Home Equity Loan or HELOC

A homeowner may be able to leverage the equity in the primary residence to come up with funds to buy a vacation home. Home equity is the difference between what a home is worth and how much of the mortgage remains unpaid.

Your homeownership stake becomes the collateral for your loan or HELOC.

Cash-out Refinancing

You can obtain a bigger mortgage through a cash-out refinancing to replace your current, smaller mortgage. The overage can be converted to cash then used to finance a vacation home purchase.

Key Documents You’ll Need

To buy a vacation home, you’ll need to submit key documents, including the following:

Proof of Income and Employment 

For a borrower with a traditional job, a lender usually requires recent pay stubs and two years’ worth of W-2 forms as proof of income and employment. For a self-employed borrower, a lender will want to see two years of personal and business tax returns, a year-to-date profit-and-loss statement, and a business balance sheet. 

Financial Statements

Lenders will also want to see bank and investment account statements, as well as recent mortgage statements for your primary residence.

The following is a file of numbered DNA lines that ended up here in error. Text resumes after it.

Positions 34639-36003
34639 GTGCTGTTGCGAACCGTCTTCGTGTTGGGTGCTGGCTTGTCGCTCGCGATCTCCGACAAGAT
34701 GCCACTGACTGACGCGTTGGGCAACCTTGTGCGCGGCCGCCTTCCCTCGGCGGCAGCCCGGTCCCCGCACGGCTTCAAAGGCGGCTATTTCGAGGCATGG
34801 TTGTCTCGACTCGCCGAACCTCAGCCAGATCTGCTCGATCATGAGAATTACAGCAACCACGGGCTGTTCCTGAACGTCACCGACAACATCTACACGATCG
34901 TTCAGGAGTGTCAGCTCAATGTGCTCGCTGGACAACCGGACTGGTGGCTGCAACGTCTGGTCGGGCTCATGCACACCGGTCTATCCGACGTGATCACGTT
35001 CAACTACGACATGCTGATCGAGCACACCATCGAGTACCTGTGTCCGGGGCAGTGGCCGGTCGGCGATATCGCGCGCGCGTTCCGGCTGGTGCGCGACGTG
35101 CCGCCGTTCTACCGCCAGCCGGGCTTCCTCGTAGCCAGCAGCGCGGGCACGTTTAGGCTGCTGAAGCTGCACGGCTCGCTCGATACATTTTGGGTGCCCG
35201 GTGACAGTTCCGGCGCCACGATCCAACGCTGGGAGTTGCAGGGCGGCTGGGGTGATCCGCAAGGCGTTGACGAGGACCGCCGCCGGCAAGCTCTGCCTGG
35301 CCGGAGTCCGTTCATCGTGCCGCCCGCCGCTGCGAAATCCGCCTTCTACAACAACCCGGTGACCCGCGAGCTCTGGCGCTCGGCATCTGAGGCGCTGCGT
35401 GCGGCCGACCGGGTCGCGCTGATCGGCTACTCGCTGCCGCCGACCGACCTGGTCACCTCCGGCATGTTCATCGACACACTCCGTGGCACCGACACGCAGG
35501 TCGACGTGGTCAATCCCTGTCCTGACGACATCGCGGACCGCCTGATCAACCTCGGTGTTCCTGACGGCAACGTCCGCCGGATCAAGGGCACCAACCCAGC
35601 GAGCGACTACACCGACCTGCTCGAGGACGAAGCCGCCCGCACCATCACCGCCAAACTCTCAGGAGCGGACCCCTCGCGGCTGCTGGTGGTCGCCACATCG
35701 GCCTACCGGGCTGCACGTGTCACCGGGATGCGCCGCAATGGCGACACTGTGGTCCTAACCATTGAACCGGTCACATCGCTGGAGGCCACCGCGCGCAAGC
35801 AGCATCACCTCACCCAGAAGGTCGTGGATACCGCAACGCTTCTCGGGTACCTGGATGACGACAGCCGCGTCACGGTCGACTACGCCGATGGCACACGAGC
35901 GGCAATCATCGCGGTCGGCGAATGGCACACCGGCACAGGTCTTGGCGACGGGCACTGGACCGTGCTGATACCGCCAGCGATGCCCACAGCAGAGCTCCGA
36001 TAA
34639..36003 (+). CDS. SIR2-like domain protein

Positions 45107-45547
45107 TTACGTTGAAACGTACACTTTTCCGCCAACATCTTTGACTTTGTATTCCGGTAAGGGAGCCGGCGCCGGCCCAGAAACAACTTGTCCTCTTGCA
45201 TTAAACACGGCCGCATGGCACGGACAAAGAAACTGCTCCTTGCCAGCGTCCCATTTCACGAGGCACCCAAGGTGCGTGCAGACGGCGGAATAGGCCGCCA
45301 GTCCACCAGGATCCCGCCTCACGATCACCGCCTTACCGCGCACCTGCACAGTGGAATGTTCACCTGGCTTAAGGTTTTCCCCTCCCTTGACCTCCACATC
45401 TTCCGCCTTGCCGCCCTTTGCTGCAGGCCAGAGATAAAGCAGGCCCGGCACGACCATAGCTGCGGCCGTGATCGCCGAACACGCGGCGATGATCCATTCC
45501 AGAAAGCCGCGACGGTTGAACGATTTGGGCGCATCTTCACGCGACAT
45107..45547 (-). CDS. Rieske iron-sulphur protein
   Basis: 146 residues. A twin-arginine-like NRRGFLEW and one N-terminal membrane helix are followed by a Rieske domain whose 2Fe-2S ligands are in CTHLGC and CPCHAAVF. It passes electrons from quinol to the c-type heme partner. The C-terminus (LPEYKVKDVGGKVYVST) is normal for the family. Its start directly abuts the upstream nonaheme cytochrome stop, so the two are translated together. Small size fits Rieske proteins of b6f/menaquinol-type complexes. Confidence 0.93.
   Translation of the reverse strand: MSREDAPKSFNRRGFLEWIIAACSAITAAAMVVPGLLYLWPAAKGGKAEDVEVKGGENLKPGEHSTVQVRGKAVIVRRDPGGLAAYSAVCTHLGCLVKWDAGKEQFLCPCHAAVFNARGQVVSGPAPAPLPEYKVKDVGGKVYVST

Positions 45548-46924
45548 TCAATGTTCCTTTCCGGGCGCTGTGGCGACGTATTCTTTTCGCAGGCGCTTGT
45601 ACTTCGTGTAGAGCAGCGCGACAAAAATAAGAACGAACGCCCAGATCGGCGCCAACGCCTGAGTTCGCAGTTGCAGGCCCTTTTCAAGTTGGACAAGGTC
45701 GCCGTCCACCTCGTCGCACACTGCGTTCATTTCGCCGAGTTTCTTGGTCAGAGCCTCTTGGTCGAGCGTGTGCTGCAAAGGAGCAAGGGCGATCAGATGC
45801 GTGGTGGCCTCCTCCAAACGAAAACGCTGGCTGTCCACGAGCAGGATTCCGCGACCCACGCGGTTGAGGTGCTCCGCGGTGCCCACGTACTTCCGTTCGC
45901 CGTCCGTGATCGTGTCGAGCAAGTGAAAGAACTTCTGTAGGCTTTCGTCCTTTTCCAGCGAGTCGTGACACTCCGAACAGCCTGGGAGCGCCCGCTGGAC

Monthly Debts 

To ensure you can handle the added monthly obligation, lenders will also want to see recent credit card bills, home insurance premiums, personal loan payments for cars, student debt and other personal encumbrances.

Financial Requirements

  • Financial requirements may vary slightly from lender to lender, but in general, here’s what it will take to qualify for a loan.
  • FICO score of at least 620 and possibly 660.
  • Debt-to-Income ratio of 45% or below which may vary slightly in some cases.
  • At least a 10% down payment, which differs from primary residences that may only require a 3% down payment.
  • Adequate assets in savings, checking, and investment accounts to counter risks if the borrower runs into financial issues. You’ll likely need 2-6 months of mortgage payments in reserve for a vacation home purchase.

Choosing a Lender

You should shop for a lender that best meets your needs for a vacation home mortgage. Decide if you’re comfortable with a large bank, regional institution, credit union, or an online-only lender.

Read reviews and pay close attention to any red flags. Also, check how much experience a lender has with second homes so they can guide you with their existing knowledge.

From there, ascertain the lender’s requirements, including a minimum FICO score, down payment amounts, debt-to-income ratios, and other important factors. Part of this includes application, origination, servicing, and other fees that add to the cost of your purchase.

Ask what the overall APR is, which comprises the base interest rate and fees into a single fee that makes it easier to compare between lenders. 

Aaron Crowe

Aaron Crowe is a seasoned personal finance and real estate journalist. Aaron writes on real estate as it relates to mortgages, refinancing loans and lending for